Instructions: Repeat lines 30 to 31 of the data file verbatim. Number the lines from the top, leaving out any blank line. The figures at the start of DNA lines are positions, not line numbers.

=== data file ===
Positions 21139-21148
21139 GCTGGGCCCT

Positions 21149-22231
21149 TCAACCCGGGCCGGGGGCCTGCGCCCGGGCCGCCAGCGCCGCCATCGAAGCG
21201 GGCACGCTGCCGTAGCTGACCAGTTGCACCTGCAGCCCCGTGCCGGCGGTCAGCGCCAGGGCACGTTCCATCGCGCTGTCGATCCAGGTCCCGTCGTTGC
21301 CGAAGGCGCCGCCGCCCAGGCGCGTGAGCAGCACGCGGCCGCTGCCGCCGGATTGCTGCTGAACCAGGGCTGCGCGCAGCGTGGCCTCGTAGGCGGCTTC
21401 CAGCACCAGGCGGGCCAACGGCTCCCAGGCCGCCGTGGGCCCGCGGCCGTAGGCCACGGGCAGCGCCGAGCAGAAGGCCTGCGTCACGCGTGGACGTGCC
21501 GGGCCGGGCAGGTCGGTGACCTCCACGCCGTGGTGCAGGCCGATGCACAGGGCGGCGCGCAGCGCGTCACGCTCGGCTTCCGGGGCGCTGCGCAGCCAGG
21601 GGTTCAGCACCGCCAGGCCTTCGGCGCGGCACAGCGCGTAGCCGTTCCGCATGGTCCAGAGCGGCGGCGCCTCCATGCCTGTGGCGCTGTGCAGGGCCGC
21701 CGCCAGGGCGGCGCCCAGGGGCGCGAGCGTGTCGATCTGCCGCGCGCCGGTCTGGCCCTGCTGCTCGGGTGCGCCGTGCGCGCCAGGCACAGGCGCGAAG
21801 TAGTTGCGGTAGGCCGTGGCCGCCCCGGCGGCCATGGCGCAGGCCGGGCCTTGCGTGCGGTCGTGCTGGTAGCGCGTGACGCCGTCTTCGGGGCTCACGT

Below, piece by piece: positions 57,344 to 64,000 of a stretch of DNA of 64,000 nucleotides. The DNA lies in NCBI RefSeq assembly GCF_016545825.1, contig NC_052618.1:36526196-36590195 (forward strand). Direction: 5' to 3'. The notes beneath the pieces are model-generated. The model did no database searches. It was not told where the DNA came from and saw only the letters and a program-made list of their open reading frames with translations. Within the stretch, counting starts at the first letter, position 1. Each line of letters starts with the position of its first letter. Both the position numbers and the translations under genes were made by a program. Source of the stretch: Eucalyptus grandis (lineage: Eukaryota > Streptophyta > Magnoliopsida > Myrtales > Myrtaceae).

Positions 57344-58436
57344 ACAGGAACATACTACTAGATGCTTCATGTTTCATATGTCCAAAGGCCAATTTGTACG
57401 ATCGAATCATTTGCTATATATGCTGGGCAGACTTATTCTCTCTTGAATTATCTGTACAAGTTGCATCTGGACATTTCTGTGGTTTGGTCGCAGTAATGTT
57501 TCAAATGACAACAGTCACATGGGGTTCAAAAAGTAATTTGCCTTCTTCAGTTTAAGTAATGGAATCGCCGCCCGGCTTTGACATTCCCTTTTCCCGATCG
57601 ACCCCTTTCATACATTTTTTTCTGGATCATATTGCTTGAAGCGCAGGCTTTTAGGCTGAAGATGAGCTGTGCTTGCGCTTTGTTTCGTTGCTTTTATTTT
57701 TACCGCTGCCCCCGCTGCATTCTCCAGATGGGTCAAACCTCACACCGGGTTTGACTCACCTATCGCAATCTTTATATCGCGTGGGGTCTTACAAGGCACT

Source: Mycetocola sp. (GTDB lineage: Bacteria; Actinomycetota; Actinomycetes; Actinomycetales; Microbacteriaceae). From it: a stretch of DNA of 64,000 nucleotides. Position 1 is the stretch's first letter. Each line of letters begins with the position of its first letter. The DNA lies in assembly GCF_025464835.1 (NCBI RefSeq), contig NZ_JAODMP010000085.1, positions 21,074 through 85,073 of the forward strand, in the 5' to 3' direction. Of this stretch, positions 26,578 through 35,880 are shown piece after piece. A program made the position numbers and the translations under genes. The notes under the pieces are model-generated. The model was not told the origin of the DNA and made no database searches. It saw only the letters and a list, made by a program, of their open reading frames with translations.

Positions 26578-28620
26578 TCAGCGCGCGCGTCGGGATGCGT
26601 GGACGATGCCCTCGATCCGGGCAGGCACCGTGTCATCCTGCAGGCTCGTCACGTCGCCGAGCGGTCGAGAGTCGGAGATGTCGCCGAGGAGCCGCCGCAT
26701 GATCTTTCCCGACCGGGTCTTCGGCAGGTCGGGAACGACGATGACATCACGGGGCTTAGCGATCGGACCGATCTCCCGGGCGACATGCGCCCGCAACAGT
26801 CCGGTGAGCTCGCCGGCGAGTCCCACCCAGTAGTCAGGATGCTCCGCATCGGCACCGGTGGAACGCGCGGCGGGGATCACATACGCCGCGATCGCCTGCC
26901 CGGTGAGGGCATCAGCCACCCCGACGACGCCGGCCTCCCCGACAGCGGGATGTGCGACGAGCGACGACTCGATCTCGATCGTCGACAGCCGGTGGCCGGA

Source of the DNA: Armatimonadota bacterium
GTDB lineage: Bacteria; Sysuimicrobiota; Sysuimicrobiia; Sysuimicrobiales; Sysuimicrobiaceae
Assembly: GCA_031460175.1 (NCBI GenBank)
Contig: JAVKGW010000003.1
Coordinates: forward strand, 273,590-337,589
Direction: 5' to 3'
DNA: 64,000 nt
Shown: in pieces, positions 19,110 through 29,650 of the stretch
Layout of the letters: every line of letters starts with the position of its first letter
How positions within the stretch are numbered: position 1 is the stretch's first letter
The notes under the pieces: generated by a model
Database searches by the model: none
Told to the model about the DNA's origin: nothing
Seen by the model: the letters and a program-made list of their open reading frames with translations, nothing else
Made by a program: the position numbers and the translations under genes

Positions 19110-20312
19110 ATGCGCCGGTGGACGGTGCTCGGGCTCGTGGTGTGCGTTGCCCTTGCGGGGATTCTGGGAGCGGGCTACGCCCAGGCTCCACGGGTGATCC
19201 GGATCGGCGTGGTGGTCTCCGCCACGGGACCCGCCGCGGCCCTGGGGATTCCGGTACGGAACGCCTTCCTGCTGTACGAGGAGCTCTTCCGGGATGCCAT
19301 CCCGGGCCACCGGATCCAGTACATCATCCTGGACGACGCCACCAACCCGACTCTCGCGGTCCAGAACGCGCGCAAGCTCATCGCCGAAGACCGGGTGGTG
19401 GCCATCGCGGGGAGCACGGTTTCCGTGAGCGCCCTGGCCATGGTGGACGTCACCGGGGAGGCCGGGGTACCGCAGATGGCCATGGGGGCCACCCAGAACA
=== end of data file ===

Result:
Coordinates: forward strand, 273,590-337,589
Direction: 5' to 3'